Forward By Melanie Scott-Dockery

This book contains letters, numbers, a computer code, and an image.  It is a self-portrait created for Self is a River, an exhibit opening at the McLean County Art Center in Bloomington, IL on January 9, 2015.  The title of the exhibit was inspired by the philosopher Heraclitus’ claim that the nature of things and being is ever changing.  He used a metaphor of a river to illustrate his thoughts, asserting one could not step into the same river twice.  By using themselves as subject, artists throughout history illuminate the changing nature of life.

Through his art, Chris Wille explores technology, science fiction, warfare, and dystopian themes.  He challenges the viewer to gaze at the uncomfortable and push past it to insights into our human condition.  His process and materials are as important as the work’s appearance.  To read 100-2795 would be painful and impossible without a translator.  If one spends time with this work and types the printed code into a hex editor an image of the artist will appear.  Wille has hidden his image from the viewer, to see him takes time and interaction.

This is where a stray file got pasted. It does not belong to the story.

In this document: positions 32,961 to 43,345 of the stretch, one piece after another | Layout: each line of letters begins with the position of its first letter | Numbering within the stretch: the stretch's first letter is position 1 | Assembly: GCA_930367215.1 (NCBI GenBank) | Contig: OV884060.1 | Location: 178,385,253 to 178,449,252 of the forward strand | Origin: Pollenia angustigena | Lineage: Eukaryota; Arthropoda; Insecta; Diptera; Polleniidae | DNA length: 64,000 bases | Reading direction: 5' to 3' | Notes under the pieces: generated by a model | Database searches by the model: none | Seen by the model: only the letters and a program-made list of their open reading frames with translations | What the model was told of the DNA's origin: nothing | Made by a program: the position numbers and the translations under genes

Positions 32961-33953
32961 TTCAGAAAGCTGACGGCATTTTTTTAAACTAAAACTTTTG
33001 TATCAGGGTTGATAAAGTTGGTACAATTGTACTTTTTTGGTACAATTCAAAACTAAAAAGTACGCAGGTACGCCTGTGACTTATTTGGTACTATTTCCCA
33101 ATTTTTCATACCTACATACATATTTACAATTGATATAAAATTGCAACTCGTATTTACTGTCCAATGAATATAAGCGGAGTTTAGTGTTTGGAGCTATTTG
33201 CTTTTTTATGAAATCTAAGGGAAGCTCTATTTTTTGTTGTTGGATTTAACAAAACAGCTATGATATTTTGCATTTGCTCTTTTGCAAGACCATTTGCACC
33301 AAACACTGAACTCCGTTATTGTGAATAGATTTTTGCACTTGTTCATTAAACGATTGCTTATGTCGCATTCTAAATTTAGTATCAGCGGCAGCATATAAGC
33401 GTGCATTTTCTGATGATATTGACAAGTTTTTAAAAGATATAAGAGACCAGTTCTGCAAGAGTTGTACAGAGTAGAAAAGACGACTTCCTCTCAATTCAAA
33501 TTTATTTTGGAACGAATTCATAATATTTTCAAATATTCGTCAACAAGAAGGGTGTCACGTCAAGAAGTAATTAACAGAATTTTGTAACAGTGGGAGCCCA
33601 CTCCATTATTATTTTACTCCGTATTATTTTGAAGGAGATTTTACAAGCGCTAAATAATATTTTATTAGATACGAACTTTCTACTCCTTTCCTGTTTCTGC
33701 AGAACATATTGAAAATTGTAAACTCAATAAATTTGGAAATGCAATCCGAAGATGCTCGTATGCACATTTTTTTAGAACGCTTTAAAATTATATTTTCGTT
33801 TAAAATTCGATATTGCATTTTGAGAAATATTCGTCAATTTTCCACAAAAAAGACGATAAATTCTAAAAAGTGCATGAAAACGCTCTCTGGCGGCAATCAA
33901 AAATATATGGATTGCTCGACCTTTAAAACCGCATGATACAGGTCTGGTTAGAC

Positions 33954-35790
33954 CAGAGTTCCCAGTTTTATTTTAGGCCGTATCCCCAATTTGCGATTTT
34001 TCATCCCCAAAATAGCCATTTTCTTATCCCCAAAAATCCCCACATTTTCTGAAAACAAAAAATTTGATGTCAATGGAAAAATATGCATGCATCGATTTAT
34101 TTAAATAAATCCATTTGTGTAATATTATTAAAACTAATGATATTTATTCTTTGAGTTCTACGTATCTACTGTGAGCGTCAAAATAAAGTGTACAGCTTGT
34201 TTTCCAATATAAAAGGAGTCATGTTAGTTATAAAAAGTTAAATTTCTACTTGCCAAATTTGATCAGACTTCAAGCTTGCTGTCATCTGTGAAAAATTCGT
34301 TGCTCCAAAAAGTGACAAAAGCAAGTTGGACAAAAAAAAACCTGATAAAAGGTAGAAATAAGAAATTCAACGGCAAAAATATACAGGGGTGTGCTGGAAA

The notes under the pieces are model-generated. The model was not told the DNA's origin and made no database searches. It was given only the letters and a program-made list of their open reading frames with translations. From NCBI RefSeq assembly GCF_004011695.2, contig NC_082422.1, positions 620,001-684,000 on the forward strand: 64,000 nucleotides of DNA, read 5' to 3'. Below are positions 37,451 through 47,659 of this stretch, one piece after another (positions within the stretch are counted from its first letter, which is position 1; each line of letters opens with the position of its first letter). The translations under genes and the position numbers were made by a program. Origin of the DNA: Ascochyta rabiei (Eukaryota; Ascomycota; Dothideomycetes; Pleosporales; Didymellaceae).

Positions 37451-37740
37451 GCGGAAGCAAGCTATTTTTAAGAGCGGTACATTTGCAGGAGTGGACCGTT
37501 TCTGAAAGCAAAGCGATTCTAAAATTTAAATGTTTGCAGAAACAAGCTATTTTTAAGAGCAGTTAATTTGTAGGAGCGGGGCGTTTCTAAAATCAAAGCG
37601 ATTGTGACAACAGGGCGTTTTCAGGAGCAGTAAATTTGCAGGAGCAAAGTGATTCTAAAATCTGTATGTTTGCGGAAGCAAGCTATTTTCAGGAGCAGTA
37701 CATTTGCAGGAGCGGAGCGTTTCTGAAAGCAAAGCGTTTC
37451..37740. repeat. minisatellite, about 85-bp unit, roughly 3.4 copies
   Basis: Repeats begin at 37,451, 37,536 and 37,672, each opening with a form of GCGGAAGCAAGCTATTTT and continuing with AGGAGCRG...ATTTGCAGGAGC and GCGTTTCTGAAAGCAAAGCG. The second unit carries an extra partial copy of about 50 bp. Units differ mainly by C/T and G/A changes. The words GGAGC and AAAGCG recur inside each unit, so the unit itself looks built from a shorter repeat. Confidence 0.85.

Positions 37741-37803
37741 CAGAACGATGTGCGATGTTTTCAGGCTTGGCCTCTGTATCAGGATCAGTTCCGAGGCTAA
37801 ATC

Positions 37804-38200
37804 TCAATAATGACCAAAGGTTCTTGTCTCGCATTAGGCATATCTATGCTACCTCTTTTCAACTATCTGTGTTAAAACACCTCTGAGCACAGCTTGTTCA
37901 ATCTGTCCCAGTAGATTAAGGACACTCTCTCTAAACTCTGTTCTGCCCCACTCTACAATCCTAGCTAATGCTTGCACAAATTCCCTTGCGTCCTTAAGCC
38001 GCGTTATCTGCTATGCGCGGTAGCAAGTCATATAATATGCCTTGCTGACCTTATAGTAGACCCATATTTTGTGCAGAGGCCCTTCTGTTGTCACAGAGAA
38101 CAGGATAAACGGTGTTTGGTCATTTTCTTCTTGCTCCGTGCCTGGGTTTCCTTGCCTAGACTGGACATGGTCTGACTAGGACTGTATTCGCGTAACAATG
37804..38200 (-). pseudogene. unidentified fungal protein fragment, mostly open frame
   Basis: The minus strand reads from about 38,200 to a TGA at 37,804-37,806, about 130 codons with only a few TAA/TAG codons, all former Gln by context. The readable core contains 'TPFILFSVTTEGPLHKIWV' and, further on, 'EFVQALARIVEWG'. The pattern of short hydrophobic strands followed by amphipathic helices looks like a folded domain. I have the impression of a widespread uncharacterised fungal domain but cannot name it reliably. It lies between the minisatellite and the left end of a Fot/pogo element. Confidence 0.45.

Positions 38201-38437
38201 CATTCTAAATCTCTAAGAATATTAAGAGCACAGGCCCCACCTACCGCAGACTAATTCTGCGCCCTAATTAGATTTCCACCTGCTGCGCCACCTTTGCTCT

Layered within Wille’s work are metaphors for human to computer to human interaction.  In this book that is reflected with image to code to image and a reference to the past.  He returns us to the beginning of computer programming.  Reminding us that once programs were written on paper because the computer that could read our typing was still being born in human hands.

We point at technology as one of the reasons life feels it is speeding faster and faster forward. With this book Wille slows it down.  Wille created the image.  Then gives us the code.  Each letter and number is a small piece of information within an image, all 300 or so pages.  It is up to the viewer to type the code to see.  A quick copy and paste is not an option here.

Melanie Scott-Dockery, MFA

Co-curator of Self is a River

All works Christopher Wille 2004–

Creative Commons License